Studying abroad also involves the element of foreign exchange (forex) rates, as a depreciating rupee can compel students to shell out more money to complete their MBA. “Increasingly, we are seeing the effects of inflation and a falling rupee impact students studying abroad. Interest rates are rising worldwide, causing students with a floating-rate loan to experience rising monthly payments; and a falling rupee means that many will encounter a last-minute financial shortfall,” says Manu Smadja, CEO and Co-founder of MPOWER Finance, a US-based public-benefit corporation that provides loans to international students.

Experts confirm that this shortfall has also led to a jump in demand for top-up education loans. GyanDhan, an education financing marketplace, ran a pilot programme during July-August 2022, where the company received 200 applications from students for top-ups, compared to data from the corresponding period in the previous year, where it received only one or two such applications. However, students who take dollar-denominated loans, Smadja says, enjoy the certainty that they will have the necessary funds available when they need. “They also don’t have to worry about exchange rates.” Per experts, going for a study loan in the currency of the destination country makes sense for students who hope to earn in the same currency after their MBA. Apart from exchange rate fluctuations, it can also take some time to orient oneself to how much their money is worth in the destination country as forex rates can complicate international money transfers. For instance, a single £50 note is nearly equivalent to Rs 4,400 today.

Forex rates are just one complexity, though. There can be many blind spots that may end up costing students a lot. For example, at times, students miscalculate the schedule of expenses and end up taking higher disbursement upfront, increasing their overall interest payment. “A student might need Rs 10 lakh in the first year, but do they need it on Day One? A financially prudent method is to calculate the expenses for the next three months and get the disbursement accordingly,” says Ankit Mehra, CEO and Co-founder of GyanDhan.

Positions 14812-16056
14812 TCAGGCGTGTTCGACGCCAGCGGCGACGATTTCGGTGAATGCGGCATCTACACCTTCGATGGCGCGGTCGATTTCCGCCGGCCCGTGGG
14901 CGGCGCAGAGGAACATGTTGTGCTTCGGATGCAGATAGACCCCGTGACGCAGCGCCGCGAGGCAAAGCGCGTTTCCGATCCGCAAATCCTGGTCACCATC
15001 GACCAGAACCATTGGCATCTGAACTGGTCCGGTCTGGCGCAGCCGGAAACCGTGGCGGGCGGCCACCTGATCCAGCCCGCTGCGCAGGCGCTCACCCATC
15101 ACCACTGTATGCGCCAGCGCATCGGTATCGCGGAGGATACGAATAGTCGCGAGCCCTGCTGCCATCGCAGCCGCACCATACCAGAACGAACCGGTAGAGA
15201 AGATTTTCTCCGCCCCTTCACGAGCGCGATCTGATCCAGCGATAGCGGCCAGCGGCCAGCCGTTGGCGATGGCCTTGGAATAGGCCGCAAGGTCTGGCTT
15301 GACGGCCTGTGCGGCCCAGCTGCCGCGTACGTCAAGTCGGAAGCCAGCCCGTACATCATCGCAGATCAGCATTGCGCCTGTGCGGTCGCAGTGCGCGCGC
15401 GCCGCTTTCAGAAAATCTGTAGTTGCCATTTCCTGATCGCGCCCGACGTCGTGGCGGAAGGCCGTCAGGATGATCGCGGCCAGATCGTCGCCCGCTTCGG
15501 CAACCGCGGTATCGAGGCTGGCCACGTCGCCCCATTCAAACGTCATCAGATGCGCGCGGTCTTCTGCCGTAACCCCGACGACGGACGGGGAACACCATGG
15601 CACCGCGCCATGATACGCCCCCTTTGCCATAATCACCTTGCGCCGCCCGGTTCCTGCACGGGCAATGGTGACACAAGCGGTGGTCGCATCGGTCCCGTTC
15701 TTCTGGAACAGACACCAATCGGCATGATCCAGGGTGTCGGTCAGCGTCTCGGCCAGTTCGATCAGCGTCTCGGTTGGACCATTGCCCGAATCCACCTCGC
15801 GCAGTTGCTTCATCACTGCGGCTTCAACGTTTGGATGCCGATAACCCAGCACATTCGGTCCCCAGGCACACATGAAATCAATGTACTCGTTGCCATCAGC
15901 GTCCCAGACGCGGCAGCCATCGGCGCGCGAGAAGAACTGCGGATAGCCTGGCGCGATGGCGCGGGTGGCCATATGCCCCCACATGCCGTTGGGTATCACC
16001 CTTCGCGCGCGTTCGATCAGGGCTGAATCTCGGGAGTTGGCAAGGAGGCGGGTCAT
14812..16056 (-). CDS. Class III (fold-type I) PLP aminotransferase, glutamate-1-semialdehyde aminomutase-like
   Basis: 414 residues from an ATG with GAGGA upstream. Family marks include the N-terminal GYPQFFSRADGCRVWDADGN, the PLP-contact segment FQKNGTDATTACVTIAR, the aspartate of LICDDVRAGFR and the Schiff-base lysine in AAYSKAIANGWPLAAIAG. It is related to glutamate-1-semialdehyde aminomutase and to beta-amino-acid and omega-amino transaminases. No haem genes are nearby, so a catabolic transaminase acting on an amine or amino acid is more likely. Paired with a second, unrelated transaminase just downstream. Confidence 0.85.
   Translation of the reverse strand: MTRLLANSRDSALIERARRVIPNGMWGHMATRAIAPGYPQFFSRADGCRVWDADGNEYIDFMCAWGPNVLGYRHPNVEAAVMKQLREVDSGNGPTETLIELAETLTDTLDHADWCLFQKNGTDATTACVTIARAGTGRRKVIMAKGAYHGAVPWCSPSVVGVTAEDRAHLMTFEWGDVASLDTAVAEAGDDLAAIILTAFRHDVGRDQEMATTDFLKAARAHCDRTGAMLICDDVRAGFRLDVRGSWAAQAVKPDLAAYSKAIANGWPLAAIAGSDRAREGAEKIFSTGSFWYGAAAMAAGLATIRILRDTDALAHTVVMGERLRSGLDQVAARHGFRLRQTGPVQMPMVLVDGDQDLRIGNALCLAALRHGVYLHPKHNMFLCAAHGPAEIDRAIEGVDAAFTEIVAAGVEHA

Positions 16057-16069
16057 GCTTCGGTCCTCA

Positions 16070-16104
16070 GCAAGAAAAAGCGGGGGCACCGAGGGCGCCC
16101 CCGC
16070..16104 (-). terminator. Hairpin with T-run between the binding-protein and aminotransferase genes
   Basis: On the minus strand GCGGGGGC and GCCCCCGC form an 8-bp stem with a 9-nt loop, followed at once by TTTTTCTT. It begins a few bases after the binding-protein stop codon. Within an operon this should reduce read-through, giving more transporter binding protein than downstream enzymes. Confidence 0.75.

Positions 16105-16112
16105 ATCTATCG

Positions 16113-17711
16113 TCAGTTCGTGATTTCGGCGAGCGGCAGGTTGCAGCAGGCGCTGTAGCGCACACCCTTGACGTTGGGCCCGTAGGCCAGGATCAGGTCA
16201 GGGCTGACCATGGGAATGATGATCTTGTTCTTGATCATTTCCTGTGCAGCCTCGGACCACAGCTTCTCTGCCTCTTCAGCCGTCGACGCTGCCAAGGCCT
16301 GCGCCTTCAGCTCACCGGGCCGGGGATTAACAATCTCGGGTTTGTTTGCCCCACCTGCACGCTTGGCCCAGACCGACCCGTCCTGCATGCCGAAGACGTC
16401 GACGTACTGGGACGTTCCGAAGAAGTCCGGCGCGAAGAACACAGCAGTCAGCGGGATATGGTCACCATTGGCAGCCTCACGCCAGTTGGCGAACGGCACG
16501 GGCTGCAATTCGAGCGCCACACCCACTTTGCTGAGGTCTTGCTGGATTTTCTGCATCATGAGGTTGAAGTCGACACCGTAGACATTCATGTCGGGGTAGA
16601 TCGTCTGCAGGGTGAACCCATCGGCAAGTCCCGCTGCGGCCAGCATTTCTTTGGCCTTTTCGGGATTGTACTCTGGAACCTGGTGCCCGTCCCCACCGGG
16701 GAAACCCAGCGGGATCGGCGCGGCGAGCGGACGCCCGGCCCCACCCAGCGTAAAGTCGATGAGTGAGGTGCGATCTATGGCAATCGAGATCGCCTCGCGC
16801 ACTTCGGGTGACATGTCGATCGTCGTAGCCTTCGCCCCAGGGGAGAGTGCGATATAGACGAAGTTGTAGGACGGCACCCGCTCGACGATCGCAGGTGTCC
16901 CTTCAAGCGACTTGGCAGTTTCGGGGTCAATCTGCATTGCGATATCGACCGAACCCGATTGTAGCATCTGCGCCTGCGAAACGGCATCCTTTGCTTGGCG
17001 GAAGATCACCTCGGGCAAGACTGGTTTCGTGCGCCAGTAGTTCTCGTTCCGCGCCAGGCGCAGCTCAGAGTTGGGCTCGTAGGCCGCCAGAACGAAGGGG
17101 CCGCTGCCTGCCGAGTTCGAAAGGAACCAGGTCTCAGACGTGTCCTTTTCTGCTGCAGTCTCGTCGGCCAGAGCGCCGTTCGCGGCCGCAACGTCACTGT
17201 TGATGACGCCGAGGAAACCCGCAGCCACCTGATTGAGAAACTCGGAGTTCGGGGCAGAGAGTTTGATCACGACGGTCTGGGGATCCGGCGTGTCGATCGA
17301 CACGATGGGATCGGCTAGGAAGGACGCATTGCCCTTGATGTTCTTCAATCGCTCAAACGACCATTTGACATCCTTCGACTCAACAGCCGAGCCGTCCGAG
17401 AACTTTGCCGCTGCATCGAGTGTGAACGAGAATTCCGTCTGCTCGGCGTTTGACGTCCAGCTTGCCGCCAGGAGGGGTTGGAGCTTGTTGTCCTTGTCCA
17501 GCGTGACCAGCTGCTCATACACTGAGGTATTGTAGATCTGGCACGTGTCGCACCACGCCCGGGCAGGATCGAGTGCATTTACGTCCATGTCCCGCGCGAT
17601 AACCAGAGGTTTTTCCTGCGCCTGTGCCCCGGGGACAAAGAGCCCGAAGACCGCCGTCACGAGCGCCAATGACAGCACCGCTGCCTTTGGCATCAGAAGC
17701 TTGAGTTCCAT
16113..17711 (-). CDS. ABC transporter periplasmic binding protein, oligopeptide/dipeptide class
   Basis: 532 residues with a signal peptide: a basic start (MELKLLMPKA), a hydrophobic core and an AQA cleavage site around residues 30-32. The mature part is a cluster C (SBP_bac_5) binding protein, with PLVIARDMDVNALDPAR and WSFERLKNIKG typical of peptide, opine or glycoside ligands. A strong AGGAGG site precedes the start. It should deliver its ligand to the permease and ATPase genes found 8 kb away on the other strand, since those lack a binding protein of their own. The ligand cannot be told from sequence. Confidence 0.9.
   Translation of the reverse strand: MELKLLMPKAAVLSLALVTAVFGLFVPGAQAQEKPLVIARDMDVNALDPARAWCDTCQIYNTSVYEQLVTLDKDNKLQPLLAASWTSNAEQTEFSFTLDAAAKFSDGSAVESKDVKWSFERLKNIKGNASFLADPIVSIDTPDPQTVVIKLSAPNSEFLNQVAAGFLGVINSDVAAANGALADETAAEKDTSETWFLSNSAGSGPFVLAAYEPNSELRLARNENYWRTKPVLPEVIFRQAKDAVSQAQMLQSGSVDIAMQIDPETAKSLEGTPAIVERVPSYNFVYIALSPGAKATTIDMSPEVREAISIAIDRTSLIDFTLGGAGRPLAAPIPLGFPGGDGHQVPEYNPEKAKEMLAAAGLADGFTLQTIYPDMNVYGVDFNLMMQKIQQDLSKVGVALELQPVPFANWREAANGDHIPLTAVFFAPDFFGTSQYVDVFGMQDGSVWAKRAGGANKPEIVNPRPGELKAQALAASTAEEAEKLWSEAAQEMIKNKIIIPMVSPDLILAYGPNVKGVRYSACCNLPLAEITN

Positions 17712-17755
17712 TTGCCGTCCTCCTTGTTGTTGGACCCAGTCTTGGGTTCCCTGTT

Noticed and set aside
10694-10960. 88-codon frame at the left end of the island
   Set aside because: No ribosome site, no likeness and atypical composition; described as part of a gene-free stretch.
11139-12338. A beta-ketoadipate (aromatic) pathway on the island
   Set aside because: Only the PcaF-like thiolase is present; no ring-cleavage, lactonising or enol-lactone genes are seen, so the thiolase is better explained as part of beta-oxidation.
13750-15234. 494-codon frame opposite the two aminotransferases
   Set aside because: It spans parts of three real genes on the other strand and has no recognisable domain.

Finance your MBA

Another mistake is not searching for alternatives. “They should explore scholarships, grants, zero-interest loans, community-specific funds, state-government funds and club funds. Finding these sources takes time and effort,” says Mehra. Some examples of such options are India Development and Relief Fund, JITO Education Loan programme, Marang Gomke Jaipal Singh Munda Overseas Scholarship, and Maulana Azad National Fellowship. Importantly, there are many lenders that readily extend a concession of 1 per cent on the interest rate to those willing to repay the EMIs during the moratorium period.

what’s your roi?

Education loans are based on a simple idea that after graduating, the borrower’s earnings will cover the costs of doing a degree. So, it is important to decide which university gives you the best return on investment (RoI). RoI is calculated as the average annual domestic salary divided by course fees (tuition fee+other fees) for the entire course. “The average salary after an MBA from IIMB will be Rs 33.82 lakh per annum, up 17 per cent from 2021. The tuition fee for an MBA from IIMB is Rs 24.5 lakh. Similarly, the total cost of an MBA from Harvard is $225,528 for 18 months, whereas the median salary after graduation is $150,500, exclusive of signing and performance bonus,” explains Mehra.

While students and parents are often inclined to use personal funds for educational expenses, experts say that the optimal way is to apply for low-cost loans from a lender and invest funds where they can get better returns. “For example, if I have Rs 30 lakh, and based on my past investment experience, I can get a 12 per cent return, it makes more sense to invest Rs 30 lakh, and borrow Rs 30 lakh from a lender at an effective interest rate of 6.3 per cent,” explains Mehra. Consequently, if not thought through properly, not taking an education loan can become an enduring burden.


Published on: Nov 01, 2022, 1:52 PM IST
Posted by: Arnav Das Sharma, Nov 01, 2022, 1:05 PM IST